Elk-CMR-30 Elk-CMR-33 Elk-CMR-32


L to R:  Bull elk establish a harem and warn other males to keep out by bugling, fighting and tearing up the ground; CMR attracts thousands annually, often to watch elk; six-point or “Royal” elk.

 

Here, in a space each bull must mentally define, he guards his developing harem, and woe be to any interloper, particularly to “the welterweights,” or to one whose spread of antlers is inferior – that enters this space. Presumably the genetically superior bull emerges victorious and it is he that passes on his genes.


CMR IS MAGNIFICENT STAGE

We watched the display for about three hours and saw bulls whose antlers were represented by all the various descriptive nomenclature.  Biologists have created a system of classification. Bulls with six tines (most typically) are categorized as a Royal while those with seven or eight are categorized as an Imperial and Monarch, respectively. We saw them all, and most importantly from my perspective, I was able to photograph them all.  To obtain frame filling images I used lens ranging from 400 to 800mm.


Elk-CMR-34

Rounding up harem and warning other bulls to keep out.

 

Dramas such as this should be set on a stage of magnificence, and the CMR qualifies.  Encompassing about 1,100,000 acres, the Charles M. Russell National Wildlife Refuge extends 125 miles east/west.  Lewis and Clark saw it first and described the area in glowing terms. The refuge was set aside in 1936 by President Roosevelt and, today, some call it the crown jewel of the National Wildlife Refuge system.

They’ll get no arguments from us.


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THIS TIME FIVE YEARS AGO:

Nova Scotia’s Fort Louisbourg

4th ed. Autographed by the Authors

Hiking Shenandoah National Park

Hiking Shenandoah National Park is the 4th edition of a favorite guide book, created by Bert & Janie, a professional husband-wife journalism team. Lots of updates including more waterfall trails, updated descriptions of confusing trail junctions, and new color photographs. New text describes more of the park’s compelling natural history. Often the descriptions are personal as the Gildarts have hiked virtually every single park trail, sometimes repeatedly.

$18.95 + Autographed Copy


Big Sky Country is beautiful

Montana Icons: 50 Classic Symbols of the Treasure State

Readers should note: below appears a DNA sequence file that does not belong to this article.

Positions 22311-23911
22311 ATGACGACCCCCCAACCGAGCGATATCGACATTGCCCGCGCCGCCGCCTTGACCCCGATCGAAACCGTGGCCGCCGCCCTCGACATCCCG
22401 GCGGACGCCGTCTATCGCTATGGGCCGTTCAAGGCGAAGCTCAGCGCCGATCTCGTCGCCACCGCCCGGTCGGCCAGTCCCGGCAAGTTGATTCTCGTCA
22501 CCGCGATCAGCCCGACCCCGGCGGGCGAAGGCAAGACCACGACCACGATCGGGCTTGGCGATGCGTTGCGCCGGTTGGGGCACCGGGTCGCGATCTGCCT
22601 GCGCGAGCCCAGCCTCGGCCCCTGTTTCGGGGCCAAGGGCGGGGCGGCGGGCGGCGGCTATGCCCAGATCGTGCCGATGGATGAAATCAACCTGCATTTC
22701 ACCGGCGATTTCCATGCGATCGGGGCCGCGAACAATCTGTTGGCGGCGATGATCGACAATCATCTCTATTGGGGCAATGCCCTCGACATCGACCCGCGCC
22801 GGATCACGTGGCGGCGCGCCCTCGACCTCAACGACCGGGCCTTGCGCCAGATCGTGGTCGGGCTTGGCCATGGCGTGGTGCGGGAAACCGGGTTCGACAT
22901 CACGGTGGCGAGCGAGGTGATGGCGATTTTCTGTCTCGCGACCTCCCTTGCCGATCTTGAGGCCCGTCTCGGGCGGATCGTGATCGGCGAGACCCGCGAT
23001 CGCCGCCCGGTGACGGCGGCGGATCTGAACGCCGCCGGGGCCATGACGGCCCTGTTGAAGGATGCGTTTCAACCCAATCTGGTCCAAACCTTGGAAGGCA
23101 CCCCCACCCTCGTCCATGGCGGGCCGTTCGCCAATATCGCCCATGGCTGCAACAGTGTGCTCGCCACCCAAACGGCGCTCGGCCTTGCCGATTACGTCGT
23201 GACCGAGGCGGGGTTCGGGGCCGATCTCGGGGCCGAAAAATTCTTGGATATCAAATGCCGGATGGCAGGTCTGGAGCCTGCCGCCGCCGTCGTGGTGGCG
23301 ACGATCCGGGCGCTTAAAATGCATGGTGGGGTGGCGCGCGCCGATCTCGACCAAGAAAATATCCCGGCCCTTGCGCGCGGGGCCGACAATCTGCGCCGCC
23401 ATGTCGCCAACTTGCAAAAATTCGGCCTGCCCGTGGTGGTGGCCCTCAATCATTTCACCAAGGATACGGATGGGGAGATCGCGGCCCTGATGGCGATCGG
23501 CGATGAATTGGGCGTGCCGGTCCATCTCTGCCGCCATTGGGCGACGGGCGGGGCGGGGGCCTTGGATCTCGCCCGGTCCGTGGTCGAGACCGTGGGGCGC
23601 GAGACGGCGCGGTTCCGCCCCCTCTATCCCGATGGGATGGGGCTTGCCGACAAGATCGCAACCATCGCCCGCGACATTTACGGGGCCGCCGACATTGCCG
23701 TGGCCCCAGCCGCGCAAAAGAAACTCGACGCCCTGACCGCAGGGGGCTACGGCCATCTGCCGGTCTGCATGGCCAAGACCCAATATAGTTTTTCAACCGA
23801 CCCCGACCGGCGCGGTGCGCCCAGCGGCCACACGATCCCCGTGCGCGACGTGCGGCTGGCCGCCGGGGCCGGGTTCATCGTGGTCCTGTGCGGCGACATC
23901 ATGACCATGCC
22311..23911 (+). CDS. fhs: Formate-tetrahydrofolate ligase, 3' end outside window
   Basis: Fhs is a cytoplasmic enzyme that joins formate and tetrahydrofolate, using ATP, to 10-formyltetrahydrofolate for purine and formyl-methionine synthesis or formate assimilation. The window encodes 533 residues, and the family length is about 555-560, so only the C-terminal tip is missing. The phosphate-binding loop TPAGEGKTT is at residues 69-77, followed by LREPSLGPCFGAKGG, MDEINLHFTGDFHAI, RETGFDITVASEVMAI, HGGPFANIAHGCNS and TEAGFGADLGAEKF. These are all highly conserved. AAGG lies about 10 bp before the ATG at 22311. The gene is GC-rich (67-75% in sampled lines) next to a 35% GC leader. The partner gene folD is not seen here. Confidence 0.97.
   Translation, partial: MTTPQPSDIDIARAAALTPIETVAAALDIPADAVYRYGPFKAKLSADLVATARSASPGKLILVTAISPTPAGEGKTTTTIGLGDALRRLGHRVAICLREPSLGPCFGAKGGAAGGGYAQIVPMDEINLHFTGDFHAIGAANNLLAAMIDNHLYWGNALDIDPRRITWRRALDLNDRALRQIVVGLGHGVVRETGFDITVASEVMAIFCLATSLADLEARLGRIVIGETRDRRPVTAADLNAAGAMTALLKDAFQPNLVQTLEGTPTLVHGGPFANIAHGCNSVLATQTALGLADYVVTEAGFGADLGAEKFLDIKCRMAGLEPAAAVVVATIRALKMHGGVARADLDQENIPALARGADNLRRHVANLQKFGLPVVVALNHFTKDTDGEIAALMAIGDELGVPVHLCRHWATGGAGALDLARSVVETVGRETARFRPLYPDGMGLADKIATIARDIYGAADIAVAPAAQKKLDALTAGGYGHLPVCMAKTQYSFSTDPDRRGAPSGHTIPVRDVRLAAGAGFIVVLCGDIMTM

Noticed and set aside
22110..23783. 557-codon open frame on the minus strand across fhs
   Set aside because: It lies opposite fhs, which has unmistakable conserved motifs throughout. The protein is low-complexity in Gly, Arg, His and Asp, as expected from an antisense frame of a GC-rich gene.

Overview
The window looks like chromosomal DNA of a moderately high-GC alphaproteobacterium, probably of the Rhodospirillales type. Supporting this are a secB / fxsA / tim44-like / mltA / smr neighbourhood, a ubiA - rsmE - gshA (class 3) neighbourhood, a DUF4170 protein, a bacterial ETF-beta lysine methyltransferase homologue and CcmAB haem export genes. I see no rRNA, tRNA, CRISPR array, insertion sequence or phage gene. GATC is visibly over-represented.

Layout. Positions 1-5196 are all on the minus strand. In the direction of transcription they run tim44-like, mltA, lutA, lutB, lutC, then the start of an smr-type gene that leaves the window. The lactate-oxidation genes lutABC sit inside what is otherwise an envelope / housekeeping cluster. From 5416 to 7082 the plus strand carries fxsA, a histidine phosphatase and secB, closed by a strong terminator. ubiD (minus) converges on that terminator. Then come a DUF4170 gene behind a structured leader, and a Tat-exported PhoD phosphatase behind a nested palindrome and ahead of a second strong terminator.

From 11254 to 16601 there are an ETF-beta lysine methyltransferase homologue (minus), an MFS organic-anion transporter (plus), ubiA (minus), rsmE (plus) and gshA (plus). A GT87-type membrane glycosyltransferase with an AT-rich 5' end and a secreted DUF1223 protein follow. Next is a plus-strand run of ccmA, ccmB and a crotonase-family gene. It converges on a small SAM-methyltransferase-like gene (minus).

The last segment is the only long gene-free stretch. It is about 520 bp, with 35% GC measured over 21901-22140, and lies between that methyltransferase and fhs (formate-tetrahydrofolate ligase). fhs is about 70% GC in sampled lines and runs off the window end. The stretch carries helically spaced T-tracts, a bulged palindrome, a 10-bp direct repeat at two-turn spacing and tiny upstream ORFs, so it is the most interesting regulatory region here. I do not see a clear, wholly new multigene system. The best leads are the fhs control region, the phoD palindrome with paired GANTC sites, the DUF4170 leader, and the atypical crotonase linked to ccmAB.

Montana Icons is a book for lovers of the western vista. Features photographs of fifty famous landmarks from what many call the “Last Best Place.” The book will make you feel homesick for Montana even if you already live here. Bert Gildart’s varied careers in Montana (Bus driver on an Indian reservation, a teacher, backcountry ranger, as well as a newspaper reporter, and photographer) have given him a special view of Montana, which he shares in this book. Share the view; click here.

$16.95 + Autographed Copy


What makes Glacier, Glacier?

Glacier Icons: 50 Classic Views of the Crown of the Continent

Glacier Icons: What makes Glacier Park so special? In this book you can discover the story behind fifty of this park’s most amazing features. With this entertaining collection of photos, anecdotes and little known facts, Bert Gildart will be your backcountry guide. A former Glacier backcountry ranger turned writer/photographer, his hundreds of stories and images have appeared in literally dozens of periodicals including Time/Life, Smithsonian, and Field & Stream. Take a look at Glacier Icons

$16.95 + Autographed Copy




 

 

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Quality Entertainers Such as Bill Rossiter Perform Throughout Summer at Bannack

posted: June 29th, 2011 | by:Bert

©Bert Gildart:  Bannack, Montana, provides more than just quality camping and insights into the state’s first territorial capitol.  Periodically throughout the summer, the park provides programs that are entertaining and educational.

This past Saturday night Bill Rossiter provided a program entitled Lincoln and Liberty: Songs of the Civil War.  Bill is an excellent entertainer and is a man I have known for approximately 30 years, and it seemed too good to be true that Bill’s performance should coincide with our stay.


Candles-2 BillRossiter-5


Back dropped by an exceedingly well preserved historic town decorated with period accoutrements, Bill Rossiter performs songs from the times.

Bill is from Kalispell and served as an English instructor at Flathead Valley Community College. Prior to his career as a teacher he traveled the country as a musician and actually continued working as a musician while teaching.

Now retired from college his entertainment is provided through the Montana Council for the Humanities – and for well over an hour he played songs from the Civil War era, many of them written by veterans of the war.  Currently his work for the humanities keeps him busy and this past year travels took him throughout most of the Northwest where he played over 50 gigs.

Bannack will be offering many other programs throughout the summer and if they are half as good as Rossiter’s program then they should not be missed.  Bannack’s well preserved ghost town (see previous post) and its wonderfully decorated cabins add yet further to the atmosphere.


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THIS TIME THREE YEARS AGO:

*Departing Knife River — Reluctantly

 

4th ed. Autographed by the Authors